When you’re gone, you’re gone — no offense


Have you ever experienced the disconcerting feeling of being irrelevant? Like the world has moved on without you? Or, when people talk about you as if you’ve left the room?

It makes you want to say, “I can hear you. I’m still here.”

My Sweet Al and I are certainly not ready to go, but for the last few months, we’ve been letting go. Friends and family said, “You need a trust.” So, we gave in and started the process. After all, it’s not for us, but for those we will leave behind.

We sat and listened attentively during a recent visit to our attorney’s office. He asked us a number of end-of-day questions which he followed up by saying, “When you’re gone, you’re gone, but no offense.”

“None taken,” I said as I thought about the reality we are approaching. I wondered if this is how it felt to be a first wife, letting go of my Sweet Al and telling the second wife, “Be good to him. He’s all I had. You might get him, but I don’t think you’ll appreciate him like I did.”

After all, few people outside of the home know what a couple goes through. Like old furniture, there is a story about every bump and scratch. There is even one about the table leg that looks like the dog chewed on it.

There is much that goes in to all that we worked so hard for in life. The sweat and tears, laughter and love. All of it, the carving out we call ours that bares our fingerprints.

I am sure our attorney hadn’t planned on story hour when we came in to work through some of his questions, but he sat patiently as my Sweet Al and I recounted things — serious things, hard things and a whole lot of funny things. Besides, humor is a great antidote when you need to neutralize an unpleasant feeling or situation.

We were at the point in our meeting when our attorney asked, “How many days would you want to be on the machine? Five days is adequate. It gives time to bring in the family and say goodbye. After that it costs a lot of money to keep a person alive.”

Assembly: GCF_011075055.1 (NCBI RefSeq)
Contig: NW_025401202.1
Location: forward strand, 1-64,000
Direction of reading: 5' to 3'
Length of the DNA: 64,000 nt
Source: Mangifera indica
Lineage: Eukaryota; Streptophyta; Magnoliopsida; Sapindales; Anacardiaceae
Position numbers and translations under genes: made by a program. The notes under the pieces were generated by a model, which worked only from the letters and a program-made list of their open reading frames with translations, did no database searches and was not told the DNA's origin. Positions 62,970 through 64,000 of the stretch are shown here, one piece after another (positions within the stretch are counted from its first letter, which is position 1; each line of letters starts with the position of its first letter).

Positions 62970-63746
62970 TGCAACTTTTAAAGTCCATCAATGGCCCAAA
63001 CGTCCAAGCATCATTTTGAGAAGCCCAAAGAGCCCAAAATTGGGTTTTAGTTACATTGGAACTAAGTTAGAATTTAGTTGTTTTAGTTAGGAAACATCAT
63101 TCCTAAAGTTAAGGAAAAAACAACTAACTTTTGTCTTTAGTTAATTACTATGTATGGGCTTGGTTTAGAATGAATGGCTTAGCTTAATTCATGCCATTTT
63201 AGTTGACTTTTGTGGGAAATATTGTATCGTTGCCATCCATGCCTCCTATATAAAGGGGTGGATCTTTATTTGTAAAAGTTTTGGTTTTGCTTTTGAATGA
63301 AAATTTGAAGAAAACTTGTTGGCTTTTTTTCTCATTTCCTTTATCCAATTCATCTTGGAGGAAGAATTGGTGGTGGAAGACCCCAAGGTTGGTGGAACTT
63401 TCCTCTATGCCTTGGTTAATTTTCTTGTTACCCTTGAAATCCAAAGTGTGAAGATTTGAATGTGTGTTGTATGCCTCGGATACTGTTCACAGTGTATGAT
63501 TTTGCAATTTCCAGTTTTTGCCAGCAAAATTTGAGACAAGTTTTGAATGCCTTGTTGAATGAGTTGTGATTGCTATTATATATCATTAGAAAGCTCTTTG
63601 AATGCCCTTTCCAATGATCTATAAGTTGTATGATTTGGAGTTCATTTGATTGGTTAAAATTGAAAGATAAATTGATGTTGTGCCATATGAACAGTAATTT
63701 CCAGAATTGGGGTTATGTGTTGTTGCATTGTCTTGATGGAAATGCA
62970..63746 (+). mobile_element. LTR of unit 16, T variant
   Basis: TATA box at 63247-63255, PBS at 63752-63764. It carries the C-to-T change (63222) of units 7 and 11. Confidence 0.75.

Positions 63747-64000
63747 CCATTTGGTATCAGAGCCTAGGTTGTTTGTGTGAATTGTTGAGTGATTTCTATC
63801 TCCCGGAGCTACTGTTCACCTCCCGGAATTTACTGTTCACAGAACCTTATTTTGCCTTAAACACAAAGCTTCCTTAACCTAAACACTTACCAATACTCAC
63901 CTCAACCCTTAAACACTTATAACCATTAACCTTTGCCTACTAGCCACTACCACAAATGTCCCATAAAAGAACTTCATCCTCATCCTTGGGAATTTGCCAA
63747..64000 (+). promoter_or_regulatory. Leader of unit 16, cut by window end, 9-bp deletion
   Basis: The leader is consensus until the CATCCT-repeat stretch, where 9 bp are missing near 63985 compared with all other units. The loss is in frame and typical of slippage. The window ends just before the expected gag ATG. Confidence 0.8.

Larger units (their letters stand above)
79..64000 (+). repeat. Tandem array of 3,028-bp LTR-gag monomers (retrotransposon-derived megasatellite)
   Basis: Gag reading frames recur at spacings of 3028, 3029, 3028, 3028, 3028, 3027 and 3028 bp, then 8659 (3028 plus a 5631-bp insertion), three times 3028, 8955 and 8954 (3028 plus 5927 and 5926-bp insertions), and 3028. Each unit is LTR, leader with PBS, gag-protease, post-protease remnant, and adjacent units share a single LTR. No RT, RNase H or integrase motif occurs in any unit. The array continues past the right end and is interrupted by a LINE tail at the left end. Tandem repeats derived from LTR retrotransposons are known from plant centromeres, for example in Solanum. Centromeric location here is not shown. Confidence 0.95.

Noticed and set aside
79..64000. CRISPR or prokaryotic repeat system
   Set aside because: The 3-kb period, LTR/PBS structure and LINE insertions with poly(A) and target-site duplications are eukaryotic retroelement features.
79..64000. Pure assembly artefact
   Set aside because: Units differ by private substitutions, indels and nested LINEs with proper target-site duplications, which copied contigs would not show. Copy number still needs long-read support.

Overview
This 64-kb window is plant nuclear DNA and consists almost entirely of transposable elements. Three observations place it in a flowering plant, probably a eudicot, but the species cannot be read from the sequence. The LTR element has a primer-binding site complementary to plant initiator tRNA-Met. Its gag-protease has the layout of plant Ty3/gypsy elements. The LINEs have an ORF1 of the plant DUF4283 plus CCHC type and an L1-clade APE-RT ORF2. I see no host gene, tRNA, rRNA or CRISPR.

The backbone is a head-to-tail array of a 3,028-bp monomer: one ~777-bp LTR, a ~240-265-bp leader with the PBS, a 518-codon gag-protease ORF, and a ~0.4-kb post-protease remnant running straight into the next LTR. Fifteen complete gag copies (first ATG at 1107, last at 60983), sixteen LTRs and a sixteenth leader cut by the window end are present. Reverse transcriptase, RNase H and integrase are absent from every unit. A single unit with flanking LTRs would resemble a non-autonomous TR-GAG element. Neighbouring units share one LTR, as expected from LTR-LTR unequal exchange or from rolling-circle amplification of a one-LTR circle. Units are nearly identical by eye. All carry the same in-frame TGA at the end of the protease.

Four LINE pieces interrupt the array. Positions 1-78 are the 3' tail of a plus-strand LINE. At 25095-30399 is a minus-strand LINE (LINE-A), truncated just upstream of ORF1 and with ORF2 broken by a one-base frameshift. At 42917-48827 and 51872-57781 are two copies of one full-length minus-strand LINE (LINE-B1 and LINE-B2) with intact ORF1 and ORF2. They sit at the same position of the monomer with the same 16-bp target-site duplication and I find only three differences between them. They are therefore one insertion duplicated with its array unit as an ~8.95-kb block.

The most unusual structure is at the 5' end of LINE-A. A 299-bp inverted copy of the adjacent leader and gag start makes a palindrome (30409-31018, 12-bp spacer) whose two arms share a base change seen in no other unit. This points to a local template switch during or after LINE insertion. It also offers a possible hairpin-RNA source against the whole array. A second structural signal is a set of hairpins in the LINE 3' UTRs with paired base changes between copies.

We had previously discussed this with our children. “More than five days and it will be eating into your inheritance.”

With that, our son-in-law said, “Could we make it two?”

The conversation with our attorney came around to who was going to take care of Al’s dog, Whiskey.

I told the attorney, “When Al is gone, so is Whiskey, no offense. When one goes, so does the other.”

At that, my Sweet Al gushed over his dog. I thought that maybe I should be more loving of her since Al loves her so much. But, then I realized I’m not that noble.

Al spoke up and relayed his mother’s wishes before she passed. “My mother was worried about her cat. She gave me names of two women who would take it.”

“So then, who got the cat?”

“The woman who I later found out stole my mother’s diamond rings and watch. By the way, it was really difficult to take my mother off of the life-support machine when she died.”

I’m sure the attorney didn’t want to hear another story about Al’s mother, but he had one queued up and ready to go.

“My mother passed more than 30 years ago. My memories of her are as if it happened yesterday.” He couldn’t find the word resuscitate, so he said, “I had her cranked up again and again. I wasn’t ready to pull the plug.”

I leaned over and said, “Exactly, that’s why we have to check that box on the document before we sign it.”

Knowing my Sweet Al, he is too sentimental and would try to keep me cranked up for years. Apparently, our children think differently. It seems they have already figured out how much it will cost after the fifth day.

The meeting with our attorney finally came to an end. We walked out of his office with confidence that we had thought of everything and that we had made every decision we wanted to make.

I’m sure our attorney scratched his head as we left, thinking he had just witnessed the last episode of “The Honeymooners.”

Final brushstroke: King Solomon in the second chapter of Ecclesiastes wrote, 19a: ”And who knows whether he will be a wise man or a fool? Yet he will have control over all the fruit of my labor for which I have labored by acting wisely under the sun.” Isn’t it interesting how the end-of-days process is called a trust?